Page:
§ 1. Sir Nicholas Grattan-Doyle
asked the Secretary of State for Foreign Affairs whether he has had any recent report respecting the number and condition of refugees in Shanghai; and what steps are being taken to deal with them?
§ The Secretary of State for Foreign Affairs (Mr. Eden)
According to the most recent report, the number of refugees at Shanghai at the beginning of December was estimated at approximately 250,000 in Nantao, 100,000 in the International Settlement, and 50,000 in the French Concession. I understand that, as far as the two latter areas are concerned, these refugees are housed in camps established by various international and Chinese charitable bodies under the supervision of the local authorities. The food situation has recently been reported to be easier after a period of some shortage.
§ 4. Mr. Barnes
asked the Secretary of State for Foreign Affairs whether he will publish a White Paper containing a record of the occasions of direct injury to British citizens, property, and interests by the military forces of Japan in China that have called forth representations from His Majesty's Government, together with the action taken by His Majesty's Government on each occasion and the form of reparation made by Japan?
§ Mr. Eden
In a number of individual cases, when His Majesty's Government have been compelled to make representations to the Japanese Government, the facts have already received full publicity. There will, of course, be a large number of claims for damage to British property and interests, but it has not yet been pos- 1576 sible to formulate many of them, still less to verify them, and it is, therefore, premature to consider publishing a list in a White Paper. Such details as exist are for the greater part in the hands of British representatives in China, and have not reached me.
§ Sir Percy Harris
Does Japan accept liability in principle for any damage done where it can be proved that Japanese are responsible?
§ Mr. Thorne
Are the Japanese Government responsible for plundering by soldiers when they enter towns?
§ 9. Captain Plugge
asked the Secretary of State for Foreign Affairs whether he proposes to publish the correspondence which has passed between this country and the United States on the subject of the Japanese attacks on British and American warships in the Far East; and, if not, whether he can give its nature?
§ Lieut.-Commander Fletcher
Have any proposals for general reinforcement been discussed with the United States?
§ 10. Captain Plugge
asked the Secretary of State for Foreign Affairs whether he can now make any further statement as to the measure and nature of the compensation which is to be paid by the Japanese Government for casualties caused by their troops to British soldiers and sailors in the current hostilities?
§ Captain Plugge
Will His Majesty's Government make a specific claim, or will they await a definite offer by the Japanese Government?
§ Mr. Bellenger
Is it not the case that claims in respect of loss of life are in a different category from claims in respect of property, and will the right hon. Gentleman not press for a very early statement on such claims?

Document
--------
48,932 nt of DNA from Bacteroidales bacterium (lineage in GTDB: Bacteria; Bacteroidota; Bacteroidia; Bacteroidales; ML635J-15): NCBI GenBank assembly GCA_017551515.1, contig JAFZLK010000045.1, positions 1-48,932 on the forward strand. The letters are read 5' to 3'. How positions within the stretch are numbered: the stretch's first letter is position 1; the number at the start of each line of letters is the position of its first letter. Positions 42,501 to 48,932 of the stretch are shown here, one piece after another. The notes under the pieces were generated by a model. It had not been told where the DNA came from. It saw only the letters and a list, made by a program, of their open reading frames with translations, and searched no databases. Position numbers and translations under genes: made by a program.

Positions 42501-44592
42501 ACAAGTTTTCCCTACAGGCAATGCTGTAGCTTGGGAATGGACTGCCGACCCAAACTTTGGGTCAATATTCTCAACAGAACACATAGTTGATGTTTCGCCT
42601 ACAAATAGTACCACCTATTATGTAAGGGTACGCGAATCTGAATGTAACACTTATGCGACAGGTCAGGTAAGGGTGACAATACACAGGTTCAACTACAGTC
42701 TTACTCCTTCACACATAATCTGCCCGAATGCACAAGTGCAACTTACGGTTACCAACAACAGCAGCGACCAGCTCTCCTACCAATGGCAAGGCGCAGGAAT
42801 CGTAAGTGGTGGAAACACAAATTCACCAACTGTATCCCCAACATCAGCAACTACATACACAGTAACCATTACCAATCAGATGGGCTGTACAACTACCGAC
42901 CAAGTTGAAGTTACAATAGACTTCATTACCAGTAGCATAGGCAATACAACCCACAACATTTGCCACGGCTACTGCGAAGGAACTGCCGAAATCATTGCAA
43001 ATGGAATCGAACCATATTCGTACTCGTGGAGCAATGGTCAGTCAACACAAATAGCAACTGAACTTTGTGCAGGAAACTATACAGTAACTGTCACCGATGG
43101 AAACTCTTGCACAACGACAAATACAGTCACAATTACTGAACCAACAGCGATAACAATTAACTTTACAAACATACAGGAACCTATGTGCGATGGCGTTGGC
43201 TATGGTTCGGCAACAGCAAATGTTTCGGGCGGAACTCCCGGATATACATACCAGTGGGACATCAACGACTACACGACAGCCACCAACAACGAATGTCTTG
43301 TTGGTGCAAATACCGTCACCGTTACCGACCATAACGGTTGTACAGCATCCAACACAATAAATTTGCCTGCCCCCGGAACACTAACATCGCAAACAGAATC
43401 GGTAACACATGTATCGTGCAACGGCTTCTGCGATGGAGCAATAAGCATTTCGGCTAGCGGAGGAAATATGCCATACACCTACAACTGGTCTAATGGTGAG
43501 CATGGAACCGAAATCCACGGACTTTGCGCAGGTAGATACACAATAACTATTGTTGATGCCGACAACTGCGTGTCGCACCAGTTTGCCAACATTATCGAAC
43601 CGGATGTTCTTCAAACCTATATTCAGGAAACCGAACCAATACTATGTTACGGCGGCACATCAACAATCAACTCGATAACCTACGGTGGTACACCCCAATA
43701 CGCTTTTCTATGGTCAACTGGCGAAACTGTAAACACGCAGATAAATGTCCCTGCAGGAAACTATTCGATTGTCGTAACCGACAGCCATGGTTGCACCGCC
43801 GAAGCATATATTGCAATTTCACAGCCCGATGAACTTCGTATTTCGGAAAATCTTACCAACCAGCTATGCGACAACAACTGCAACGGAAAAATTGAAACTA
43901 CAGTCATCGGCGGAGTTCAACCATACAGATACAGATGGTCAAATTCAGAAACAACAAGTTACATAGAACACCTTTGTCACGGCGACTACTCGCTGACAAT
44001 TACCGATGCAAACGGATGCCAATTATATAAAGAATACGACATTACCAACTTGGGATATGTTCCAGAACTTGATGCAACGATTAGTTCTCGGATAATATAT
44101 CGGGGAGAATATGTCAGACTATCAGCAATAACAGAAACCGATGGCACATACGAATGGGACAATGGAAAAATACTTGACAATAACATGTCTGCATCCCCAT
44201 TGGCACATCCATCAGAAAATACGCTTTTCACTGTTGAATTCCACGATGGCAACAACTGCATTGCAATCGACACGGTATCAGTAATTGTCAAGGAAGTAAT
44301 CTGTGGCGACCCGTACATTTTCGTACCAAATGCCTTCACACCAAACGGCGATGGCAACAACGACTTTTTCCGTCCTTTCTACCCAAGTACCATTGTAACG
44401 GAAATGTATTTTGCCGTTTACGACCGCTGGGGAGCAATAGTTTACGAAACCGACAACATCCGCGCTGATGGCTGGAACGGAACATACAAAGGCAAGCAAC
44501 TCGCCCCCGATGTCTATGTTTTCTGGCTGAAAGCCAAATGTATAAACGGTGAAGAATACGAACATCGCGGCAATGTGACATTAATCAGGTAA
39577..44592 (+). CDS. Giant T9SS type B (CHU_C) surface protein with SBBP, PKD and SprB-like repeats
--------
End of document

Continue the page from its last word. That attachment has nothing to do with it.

§ 14. Lieut.-Commander Fletcher
asked the Secretary of State for Foreign Affairs whether he has received any notification on the subject of the Japanese authorities proposing to take over the administration of any part of the Chinese Customs service?
§ 17. Mr. Noel-Baker
asked the Secretary of State for Foreign Affairs whether he can make a statement concerning the present position of the Chinese Customs' administration at Tientsin?
§ Mr. Eden
So far as the position at Shanghai is concerned, I have at present nothing to add to the answer given to the hon. Members for Central Southwark (Mr. Day) and Kingswinford (Mr. A. Henderson) on 8th December. As regards Tientsin and Chinwangtao, I would refer the hon. Members to the reply given to the hon. Member for Kingswinford on 24th November, since when there has been no change in the situation. The question has not arisen in any other port.
§ Mr. Noel-Baker
May we take it that the Government have no intention of recognising any assumption by Japanese authorities or by alleged Chinese authorities of rights which belong to the legitimate Chinese Government?
§ Lieut.-Commander Fletcher
Is any part of the Customs revenue now being lodged in Japanese banks or banks under Japanese control?
§ 15. Lieut.-Commander Fletcher
asked the Secretary of State for Foreign Affairs whether he has received any communications from Hong Kong relative to the situation created there by the extension of Japanese hostilities to the neighbourhood of Canton?
Will the right hon. Gentleman arrange that the Prime Minister might in the early part of the Debate to-morrow make some statement about the feared encirclement of Hong-Kong?
Yes, but is it not equally clear that it is reported that the Japanese contemplate invasion of Southern China?
§ 16. Mr. Noel-Baker
asked the Secretary of State for Foreign Affairs whether he can make a statement concerning the recent air-bombardment of Canton?
§ 20. Mr. A. Henderson
asked the Secretary of State for Foreign Affairs whether he will give an assurance that His Majesty's Government will not recognise in any way the provisional government installed in Peking by the Japanese authorities?